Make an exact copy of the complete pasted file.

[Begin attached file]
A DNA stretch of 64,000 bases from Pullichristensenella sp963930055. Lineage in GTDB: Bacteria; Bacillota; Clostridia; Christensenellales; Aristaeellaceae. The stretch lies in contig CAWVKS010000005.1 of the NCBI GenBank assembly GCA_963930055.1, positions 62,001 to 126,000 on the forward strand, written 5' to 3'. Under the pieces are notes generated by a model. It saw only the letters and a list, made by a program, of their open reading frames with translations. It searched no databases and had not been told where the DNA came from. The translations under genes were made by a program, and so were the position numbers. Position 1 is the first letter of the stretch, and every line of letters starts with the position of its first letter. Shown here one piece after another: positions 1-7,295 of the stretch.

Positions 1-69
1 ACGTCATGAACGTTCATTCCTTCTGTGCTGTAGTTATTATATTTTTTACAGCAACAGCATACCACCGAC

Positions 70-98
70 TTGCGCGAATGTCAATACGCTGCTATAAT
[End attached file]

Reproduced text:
A DNA stretch of 64,000 bases from Pullichristensenella sp963930055. Lineage in GTDB: Bacteria; Bacillota; Clostridia; Christensenellales; Aristaeellaceae. The stretch lies in contig CAWVKS010000005.1 of the NCBI GenBank assembly GCA_963930055.1, positions 62,001 to 126,000 on the forward strand, written 5' to 3'. Under the pieces are notes generated by a model. It saw only the letters and a list, made by a program, of their open reading frames with translations. It searched no databases and had not been told where the DNA came from. The translations under genes were made by a program, and so were the position numbers. Position 1 is the first letter of the stretch, and every line of letters starts with the position of its first letter. Shown here one piece after another: positions 1-7,295 of the stretch.

Positions 1-69
1 ACGTCATGAACGTTCATTCCTTCTGTGCTGTAGTTATTATATTTTTTACAGCAACAGCATACCACCGAC

Positions 70-98
70 TTGCGCGAATGTCAATACGCTGCTATAAT